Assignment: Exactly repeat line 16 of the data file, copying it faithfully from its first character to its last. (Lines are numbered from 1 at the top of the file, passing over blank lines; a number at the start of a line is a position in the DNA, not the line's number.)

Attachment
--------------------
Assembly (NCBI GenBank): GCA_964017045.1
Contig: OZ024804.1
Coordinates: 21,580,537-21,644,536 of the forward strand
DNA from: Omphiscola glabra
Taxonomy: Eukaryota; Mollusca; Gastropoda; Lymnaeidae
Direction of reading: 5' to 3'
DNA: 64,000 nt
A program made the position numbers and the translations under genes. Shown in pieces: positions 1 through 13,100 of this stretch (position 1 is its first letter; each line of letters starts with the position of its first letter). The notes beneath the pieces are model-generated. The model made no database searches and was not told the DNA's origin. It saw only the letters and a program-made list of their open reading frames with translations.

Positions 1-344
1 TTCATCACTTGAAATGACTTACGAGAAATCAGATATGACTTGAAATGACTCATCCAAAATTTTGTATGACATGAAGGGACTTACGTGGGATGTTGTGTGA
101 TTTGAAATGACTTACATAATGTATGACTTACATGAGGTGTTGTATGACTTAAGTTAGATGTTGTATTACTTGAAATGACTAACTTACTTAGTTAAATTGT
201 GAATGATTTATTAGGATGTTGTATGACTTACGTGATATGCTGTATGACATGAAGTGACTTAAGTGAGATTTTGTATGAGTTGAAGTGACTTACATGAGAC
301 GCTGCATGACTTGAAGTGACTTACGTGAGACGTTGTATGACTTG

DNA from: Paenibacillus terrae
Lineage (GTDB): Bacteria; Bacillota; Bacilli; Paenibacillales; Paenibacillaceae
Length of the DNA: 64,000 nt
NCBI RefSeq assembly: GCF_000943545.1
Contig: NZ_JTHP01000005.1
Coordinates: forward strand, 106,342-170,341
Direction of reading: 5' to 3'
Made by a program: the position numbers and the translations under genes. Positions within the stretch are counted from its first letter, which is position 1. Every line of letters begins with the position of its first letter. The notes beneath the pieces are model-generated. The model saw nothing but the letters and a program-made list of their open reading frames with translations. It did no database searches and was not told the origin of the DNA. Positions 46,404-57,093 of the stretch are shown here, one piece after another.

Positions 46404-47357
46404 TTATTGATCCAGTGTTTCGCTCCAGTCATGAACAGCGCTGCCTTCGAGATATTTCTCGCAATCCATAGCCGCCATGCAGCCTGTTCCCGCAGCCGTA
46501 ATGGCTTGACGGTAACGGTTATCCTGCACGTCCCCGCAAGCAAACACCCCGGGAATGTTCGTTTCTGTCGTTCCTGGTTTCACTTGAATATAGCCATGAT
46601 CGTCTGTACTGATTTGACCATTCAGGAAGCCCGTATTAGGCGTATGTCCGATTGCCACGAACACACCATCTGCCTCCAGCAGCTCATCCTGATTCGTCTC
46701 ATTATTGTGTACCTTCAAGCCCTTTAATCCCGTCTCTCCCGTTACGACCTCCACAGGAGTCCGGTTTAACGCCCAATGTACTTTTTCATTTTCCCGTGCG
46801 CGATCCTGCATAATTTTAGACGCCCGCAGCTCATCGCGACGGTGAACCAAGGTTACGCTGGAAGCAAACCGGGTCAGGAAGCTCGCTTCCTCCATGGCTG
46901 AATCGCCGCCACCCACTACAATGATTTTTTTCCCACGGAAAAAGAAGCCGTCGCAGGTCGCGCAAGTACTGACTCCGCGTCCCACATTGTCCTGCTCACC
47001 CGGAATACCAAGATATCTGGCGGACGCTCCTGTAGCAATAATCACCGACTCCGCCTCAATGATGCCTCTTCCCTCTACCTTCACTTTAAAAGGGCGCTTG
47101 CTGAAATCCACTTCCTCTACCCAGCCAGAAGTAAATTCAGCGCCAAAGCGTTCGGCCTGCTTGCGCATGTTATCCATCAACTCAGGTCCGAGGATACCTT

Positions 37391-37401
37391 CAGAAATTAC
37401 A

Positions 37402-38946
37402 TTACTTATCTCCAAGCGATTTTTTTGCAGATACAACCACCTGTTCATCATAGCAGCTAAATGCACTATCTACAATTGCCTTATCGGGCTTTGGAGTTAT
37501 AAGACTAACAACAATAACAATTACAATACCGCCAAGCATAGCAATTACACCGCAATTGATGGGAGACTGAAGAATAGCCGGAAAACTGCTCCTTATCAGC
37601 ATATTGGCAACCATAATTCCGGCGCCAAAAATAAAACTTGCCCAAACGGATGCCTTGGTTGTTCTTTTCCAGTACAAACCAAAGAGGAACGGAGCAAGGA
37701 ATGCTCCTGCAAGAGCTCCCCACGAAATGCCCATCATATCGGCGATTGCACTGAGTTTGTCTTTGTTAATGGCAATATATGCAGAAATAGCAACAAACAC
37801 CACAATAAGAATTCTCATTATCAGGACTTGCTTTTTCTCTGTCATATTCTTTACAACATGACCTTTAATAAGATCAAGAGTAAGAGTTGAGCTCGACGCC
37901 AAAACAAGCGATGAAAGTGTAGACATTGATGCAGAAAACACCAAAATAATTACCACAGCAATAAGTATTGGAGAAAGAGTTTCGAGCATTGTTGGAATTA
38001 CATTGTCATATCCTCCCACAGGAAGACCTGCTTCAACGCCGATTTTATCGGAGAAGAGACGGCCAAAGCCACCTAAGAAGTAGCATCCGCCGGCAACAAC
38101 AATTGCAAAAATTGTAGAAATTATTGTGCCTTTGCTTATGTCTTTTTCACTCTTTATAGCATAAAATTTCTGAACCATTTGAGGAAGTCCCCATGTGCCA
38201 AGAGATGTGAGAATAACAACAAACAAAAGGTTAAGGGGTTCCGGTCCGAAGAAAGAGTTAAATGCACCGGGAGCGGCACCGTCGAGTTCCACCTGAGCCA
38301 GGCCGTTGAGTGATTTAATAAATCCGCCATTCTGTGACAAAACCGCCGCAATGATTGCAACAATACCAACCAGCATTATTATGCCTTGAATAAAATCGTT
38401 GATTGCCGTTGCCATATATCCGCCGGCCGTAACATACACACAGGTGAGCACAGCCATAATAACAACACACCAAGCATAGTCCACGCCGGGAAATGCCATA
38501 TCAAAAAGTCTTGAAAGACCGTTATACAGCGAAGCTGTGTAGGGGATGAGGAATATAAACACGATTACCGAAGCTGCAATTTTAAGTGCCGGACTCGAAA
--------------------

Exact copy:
Length of the DNA: 64,000 nt